In this example, #container is the #ID selector. (Again, this variable should match the one used in your JavaScript and HTML files.) The margin property creates space around the progress circle, and the width and height properties determine the size of the circle. You can adjust these properties and add more to create the progress circle you want.

JavaScript component

Using JavaScript, you create and animate the progress circle.

var bar = new ProgressBar.Circle(container, {
    color: ‘#FFEA82',
    trailColor: '#eee',
    trailWidth: 1,
    duration: 1400,
    easing: 'bounce',
    strokeWidth: 6,
    from: {color: '#FFEA82', a:0},
    to: {color: '#ED6A5A', a:1},
    // Set default step function for all animate calls
    step: function(state, circle) {
      circle.path.setAttribute('stroke', state.color);
    }
});
bar.animate(1.0); // Number from 0.0 to 1.0

In the first line of code, you declare the variable (called “bar”) and define it as a new ProgressBar.Circle, which is a function that is part of the ProgressBar.js library. Then you include the ID selection name and pass the properties for the circle. (You will need to create additional variable names if you use more than one circle.)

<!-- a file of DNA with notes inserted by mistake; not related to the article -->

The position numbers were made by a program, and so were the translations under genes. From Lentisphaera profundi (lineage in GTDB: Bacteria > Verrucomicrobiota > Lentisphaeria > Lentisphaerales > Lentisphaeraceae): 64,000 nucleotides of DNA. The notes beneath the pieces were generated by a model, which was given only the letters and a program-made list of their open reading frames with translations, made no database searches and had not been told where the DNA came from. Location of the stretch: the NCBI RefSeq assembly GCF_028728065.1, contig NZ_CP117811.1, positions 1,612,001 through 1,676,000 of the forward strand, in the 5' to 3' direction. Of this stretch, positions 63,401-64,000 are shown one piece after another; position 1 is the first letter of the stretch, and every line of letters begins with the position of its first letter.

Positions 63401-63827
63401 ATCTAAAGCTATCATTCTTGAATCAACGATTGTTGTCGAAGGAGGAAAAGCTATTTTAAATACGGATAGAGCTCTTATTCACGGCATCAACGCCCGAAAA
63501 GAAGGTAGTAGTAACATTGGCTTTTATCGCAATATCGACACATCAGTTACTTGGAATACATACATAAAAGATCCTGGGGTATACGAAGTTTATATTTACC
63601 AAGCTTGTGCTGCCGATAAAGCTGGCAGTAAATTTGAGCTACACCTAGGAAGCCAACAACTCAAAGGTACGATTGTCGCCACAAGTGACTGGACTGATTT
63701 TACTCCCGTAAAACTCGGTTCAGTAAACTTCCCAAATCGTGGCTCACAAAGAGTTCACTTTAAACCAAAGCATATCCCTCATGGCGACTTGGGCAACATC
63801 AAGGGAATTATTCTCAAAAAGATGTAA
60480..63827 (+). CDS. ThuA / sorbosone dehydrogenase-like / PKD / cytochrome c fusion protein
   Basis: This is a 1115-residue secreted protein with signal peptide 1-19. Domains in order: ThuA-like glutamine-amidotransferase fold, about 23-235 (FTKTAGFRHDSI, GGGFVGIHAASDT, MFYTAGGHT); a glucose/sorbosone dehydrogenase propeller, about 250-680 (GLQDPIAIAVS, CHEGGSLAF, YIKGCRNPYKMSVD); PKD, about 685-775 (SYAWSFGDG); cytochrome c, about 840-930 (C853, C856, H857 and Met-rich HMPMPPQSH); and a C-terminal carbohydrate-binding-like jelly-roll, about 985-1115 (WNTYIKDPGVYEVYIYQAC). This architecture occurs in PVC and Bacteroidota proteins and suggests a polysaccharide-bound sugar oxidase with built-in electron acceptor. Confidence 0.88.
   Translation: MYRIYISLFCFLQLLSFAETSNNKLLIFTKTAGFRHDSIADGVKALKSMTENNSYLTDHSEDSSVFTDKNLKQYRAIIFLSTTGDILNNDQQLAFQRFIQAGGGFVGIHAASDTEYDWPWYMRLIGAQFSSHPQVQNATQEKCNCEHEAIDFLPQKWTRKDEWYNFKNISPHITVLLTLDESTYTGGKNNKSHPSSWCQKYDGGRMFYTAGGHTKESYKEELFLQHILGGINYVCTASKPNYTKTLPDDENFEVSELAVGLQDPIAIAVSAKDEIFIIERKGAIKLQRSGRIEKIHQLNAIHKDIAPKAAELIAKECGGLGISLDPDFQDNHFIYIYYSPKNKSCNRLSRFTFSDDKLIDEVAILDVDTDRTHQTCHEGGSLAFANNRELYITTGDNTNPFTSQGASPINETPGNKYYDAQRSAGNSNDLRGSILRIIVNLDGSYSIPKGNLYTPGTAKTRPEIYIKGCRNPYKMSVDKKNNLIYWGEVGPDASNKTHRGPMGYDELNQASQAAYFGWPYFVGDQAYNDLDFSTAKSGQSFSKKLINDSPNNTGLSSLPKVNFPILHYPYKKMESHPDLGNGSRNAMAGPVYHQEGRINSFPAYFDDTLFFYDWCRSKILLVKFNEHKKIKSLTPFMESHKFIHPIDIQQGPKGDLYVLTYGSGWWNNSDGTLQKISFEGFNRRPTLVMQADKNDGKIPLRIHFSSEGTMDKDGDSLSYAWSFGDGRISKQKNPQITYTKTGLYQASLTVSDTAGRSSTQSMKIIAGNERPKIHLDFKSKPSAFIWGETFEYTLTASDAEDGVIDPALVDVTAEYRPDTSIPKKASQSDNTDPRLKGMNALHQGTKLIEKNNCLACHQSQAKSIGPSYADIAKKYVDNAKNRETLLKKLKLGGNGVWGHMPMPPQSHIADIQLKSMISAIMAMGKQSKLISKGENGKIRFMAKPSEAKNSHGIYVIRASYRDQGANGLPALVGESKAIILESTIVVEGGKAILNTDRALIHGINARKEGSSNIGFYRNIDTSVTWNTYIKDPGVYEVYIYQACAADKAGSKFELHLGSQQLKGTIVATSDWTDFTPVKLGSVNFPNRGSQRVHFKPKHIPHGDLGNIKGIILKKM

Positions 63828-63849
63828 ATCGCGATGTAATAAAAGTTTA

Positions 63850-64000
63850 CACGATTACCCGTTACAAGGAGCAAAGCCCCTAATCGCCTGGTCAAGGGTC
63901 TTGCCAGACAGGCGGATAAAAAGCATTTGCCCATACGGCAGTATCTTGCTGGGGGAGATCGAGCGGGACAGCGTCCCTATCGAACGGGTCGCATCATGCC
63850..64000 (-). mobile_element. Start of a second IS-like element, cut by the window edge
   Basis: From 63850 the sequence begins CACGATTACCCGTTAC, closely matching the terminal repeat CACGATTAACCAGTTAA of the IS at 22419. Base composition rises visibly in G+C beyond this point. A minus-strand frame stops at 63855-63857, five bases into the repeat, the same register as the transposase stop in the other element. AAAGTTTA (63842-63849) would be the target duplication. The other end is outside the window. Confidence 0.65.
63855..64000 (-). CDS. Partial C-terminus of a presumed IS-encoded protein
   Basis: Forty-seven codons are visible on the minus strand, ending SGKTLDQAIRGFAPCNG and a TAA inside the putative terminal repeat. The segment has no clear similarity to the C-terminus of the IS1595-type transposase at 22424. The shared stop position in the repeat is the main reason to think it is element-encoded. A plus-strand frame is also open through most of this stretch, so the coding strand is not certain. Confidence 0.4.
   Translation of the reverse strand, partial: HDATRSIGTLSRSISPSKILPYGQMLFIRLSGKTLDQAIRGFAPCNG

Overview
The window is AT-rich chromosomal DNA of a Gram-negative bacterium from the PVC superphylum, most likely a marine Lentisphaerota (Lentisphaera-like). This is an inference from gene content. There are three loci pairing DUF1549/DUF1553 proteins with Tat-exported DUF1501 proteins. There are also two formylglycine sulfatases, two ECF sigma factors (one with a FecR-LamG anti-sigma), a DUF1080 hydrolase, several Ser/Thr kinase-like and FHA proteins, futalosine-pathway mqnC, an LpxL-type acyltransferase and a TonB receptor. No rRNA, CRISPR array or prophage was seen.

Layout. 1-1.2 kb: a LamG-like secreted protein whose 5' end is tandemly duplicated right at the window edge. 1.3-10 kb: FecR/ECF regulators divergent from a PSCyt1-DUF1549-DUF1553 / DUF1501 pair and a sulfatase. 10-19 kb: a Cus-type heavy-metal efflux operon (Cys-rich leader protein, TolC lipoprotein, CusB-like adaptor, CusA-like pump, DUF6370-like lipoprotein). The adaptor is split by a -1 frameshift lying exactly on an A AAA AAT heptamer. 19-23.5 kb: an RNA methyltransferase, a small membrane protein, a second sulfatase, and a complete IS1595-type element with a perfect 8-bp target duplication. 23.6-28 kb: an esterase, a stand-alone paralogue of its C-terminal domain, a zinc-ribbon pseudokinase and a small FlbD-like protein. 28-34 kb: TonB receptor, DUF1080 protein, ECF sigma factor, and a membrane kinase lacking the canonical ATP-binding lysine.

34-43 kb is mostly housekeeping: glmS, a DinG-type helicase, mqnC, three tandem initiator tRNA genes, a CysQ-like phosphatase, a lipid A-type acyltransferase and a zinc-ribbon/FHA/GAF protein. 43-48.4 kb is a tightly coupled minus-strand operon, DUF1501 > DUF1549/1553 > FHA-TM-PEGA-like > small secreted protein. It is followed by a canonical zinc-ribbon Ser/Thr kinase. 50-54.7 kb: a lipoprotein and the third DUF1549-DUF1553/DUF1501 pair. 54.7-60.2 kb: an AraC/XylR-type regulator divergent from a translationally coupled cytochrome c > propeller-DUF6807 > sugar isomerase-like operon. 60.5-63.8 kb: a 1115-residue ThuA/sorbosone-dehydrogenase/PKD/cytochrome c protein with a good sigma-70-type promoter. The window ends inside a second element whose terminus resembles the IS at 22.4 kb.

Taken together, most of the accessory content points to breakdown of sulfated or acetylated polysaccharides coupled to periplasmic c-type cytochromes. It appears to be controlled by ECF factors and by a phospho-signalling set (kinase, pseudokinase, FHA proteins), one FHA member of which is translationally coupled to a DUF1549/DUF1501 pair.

Using the hex color codes, select a color for the circle. The tags trailColor and trailWidth determine the color and size of the initial line that marks where the animated line will be. Duration refers to how quickly the outer band of the circle fills in: Decreasing the number causes the band to fill in quickly, and increasing the number slows down the process. Easing controls the style of how the line will be filled in; in this case, the outer band bounces as it finishes filling in. You can also control the width of the stroke with strokeWidth.

For the color of the circle, you have two options: You can use a solid color or transition from one color to another. (This example includes code for both options, but you can just include the appropriate lines needed.) The color defined by the line “color: ‘#FFEA82'” sets up a single color for your progress circle. However, if you want to transition from one color to another, then include the following lines of code.

from: {color: '#FFEA82', a:0},
to: {color: '#ED6A5A', a:1},
step: function(state, circle) {
  circle.path.setAttribute('stroke', state.color);
}

The first two lines of code control the beginning and ending colors. The next lines of code set the default step function for all the animate calls. The “step:function(state,circle)” gets called at each step in the animation automatically by ProgressBar.js and the “circle.path.setAttribute” makes sure that the bar has the correct color at each step of the animation.